Be Utterly Reliable
This is just basic math. We operate in a business where only a tiny share of your pitches will land freelance writing work but a happy client can rehire you for writing projects dozens of times. Really happy clients will refer you to friends (more writer jobs!) .
So focus on creating really happy clients.
This isn’t complicated – for adults. Do what you say, Say what you mean. Follow the golden rule. Deliver on your commitments. Check your work.
A subscription to the paid version of a tool such as Grammarly might be in order. Why lose points with your clients over easily prevented errors?
The payoff? The opportunity to earn as much as twenty times more in billings per client. From the publisher side, finding a good freelancer is a rare treasure. Most of my large clients started as a “small test” which blossomed into additional freelance work. It’s a great way to grow a writing business.
That 2000 word article that you just wrote? Most of the readers are going to skim it, at best…
They’re going to focus on the headline, the titles, the pictures and captions, and a couple of calls to action in the piece. That’s where most of the real money from publishing the article will be made.
And someone, somewhere down the line, is going to try to convert that attention into sales. That’s where the copywriter comes into the picture.
A copywriter polishes content to encourage the audience to take action. This is can be measured – and used to demonstrate your value to a client. in terms of click through rates and sales, to help improve how much money is made from a piece.
Getting double the people to click? Doubles the revenue from your article. And likely quadruples the profit, since they’re can use the same pile of inventory and website to sell more stuff.
This kind of data can help you take your writing rates from $30 to over $500 per thousand words…
You’re not selling words anymore, you’re selling sales & profits… at a discount…
Invest in SEO Tools
Mention Search Engine Optimization (SEO) to most writers and they’ll grimace. Most of them are “too good” to get into the weird details of ranking websites on Google. They’re creative!
Or worse, they’ll run their copy through some free tools and tell the publisher that everything is SEO optimized. And highlight this on their freelance writing gig page on Fiverr or social media. Which makes publishers grimace, since many of the free SEO tools are utter garbage.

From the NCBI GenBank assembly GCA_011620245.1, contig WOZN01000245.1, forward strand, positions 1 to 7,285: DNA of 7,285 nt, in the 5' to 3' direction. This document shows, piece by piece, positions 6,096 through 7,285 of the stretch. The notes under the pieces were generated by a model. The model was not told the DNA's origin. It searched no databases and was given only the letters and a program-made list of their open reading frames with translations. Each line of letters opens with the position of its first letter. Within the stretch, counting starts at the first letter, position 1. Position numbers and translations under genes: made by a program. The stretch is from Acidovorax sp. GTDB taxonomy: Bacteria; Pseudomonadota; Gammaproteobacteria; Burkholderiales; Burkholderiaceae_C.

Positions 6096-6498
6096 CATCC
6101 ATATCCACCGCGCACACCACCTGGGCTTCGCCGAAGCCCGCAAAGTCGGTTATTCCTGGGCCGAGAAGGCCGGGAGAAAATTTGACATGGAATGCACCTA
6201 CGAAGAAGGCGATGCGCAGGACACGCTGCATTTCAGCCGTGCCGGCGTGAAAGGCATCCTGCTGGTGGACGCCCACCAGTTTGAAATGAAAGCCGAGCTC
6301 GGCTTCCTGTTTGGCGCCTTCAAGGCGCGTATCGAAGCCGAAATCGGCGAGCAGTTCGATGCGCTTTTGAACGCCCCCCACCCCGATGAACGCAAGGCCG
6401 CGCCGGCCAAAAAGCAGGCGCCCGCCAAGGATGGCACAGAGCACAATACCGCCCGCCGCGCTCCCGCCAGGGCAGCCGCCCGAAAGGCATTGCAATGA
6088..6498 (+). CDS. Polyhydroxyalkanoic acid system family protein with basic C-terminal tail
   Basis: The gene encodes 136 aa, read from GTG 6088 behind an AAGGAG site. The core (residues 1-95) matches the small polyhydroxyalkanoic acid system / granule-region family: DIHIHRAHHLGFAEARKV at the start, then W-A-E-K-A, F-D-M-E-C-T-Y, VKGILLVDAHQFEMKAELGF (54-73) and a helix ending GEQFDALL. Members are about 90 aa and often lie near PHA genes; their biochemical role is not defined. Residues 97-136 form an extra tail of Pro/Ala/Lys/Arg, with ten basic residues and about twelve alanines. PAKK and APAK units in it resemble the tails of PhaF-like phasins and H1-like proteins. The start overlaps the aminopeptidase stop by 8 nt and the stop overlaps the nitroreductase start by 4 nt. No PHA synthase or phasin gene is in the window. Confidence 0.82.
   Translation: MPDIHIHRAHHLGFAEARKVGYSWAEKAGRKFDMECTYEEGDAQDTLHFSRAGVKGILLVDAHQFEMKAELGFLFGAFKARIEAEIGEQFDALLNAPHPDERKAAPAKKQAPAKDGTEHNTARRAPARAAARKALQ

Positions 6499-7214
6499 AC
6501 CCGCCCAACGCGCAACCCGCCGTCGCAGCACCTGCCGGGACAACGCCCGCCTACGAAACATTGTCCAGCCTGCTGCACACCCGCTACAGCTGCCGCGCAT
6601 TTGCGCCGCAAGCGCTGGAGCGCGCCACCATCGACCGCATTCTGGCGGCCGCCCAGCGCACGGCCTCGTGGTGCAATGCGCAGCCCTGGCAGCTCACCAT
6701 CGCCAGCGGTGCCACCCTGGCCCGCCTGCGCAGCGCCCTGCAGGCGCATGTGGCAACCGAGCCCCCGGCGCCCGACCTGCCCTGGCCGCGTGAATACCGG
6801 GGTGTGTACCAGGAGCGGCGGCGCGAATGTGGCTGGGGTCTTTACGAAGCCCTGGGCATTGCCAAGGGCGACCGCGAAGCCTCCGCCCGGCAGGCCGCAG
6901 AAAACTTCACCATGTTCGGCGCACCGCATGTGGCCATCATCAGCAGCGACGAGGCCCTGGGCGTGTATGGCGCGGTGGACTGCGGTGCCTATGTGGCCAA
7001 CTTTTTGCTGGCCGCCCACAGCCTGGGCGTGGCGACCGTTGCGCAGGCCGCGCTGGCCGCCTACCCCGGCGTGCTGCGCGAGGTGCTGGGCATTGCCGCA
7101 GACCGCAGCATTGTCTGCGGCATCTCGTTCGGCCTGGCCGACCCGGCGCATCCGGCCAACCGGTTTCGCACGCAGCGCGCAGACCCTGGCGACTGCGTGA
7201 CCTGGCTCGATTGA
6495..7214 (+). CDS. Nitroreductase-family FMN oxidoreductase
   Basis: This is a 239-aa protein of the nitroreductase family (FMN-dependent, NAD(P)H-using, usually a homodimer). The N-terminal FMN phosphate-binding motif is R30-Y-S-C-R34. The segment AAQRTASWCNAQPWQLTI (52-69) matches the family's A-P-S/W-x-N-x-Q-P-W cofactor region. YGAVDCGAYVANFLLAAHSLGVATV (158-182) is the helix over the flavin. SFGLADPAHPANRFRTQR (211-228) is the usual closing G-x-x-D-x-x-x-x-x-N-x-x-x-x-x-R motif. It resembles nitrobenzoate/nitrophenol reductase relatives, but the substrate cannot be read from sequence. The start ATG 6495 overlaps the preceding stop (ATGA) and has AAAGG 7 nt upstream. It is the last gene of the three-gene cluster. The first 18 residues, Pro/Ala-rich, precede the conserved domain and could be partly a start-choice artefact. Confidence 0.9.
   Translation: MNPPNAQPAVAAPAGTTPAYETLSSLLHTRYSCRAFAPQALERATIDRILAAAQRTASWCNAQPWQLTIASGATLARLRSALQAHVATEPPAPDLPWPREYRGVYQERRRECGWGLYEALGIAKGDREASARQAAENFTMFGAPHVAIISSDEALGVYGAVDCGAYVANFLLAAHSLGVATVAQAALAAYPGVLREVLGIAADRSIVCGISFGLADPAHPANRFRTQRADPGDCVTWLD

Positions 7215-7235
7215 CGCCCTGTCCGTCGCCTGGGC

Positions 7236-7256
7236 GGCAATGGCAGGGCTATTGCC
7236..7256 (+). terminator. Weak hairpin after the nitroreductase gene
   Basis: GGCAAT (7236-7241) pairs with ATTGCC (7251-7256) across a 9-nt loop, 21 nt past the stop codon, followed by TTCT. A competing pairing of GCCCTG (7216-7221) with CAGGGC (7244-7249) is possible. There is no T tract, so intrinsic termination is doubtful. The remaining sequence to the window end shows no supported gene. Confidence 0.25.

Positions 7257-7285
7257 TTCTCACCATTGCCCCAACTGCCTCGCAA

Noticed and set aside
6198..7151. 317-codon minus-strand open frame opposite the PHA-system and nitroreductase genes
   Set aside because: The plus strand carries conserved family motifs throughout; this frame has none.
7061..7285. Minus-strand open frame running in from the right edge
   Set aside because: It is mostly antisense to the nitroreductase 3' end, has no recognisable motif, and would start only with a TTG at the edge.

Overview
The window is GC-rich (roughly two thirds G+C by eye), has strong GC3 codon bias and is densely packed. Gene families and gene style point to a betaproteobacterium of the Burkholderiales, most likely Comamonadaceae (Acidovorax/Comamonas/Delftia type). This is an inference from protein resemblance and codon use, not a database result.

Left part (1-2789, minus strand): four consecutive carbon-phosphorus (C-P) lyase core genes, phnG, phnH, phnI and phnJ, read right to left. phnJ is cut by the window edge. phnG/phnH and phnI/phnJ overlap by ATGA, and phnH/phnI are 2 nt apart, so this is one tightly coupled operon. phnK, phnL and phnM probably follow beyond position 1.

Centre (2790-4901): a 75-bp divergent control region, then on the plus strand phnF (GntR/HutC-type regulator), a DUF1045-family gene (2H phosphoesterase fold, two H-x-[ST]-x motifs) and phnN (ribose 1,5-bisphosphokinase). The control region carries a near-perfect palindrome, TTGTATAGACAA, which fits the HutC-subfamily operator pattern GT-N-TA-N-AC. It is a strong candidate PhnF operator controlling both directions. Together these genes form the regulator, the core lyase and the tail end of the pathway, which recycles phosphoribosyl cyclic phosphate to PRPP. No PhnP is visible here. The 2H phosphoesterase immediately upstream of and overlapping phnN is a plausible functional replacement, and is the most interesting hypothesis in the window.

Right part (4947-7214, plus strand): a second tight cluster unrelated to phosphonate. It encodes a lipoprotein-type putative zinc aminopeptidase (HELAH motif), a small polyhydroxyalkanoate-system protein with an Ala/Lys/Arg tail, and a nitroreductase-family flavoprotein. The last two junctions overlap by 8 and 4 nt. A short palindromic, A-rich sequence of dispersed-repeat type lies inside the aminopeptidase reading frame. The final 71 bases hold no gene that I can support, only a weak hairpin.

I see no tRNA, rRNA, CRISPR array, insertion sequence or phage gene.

Returning to the theme of creating client value, I should mention that the primary goal of most articles is to help a website rank on Google. So achieving success in this whole SEO mumbo-jumbo is actually an important goal for the client. And thus, possibly… a good goal for you as well?
This opens up an interesting option if you’re in a high paying freelance writing niche, especially if you already publish your own website. Why not go ahead and invest in paid SEO & content tools?
It doesn’t take much to move the needle. Maybe spend $100 per month on some basic tools like SEMRush (keywords & competitor analysis) and CoSchedule’s Headline Analyzer. Or you can be like us and smack competitors with your wallet (we invest over $500 per month in high end SEO analytics).
That’s more than enough to show higher end clients that you’re serious about ranking their website on Google… and worth paying extra. This also positions you to start going after content marketing projects, with a broader scope of work.
Rank Your Own Content Website
The ultimate test. Eating your own dogfood. Using your own content to rank a website on Google, which you can share with your clients.
My one tip: it’s not about you. Focus on a relevant topic for your freelance writing niche, which the client will immediately associate with their needs.
Seriously, my best closing tool for pitches is a lead generation website I set up for a similar industry. I ask the client to Google the keyword.
That usually does the trick. And justifies every penny I’m asking for.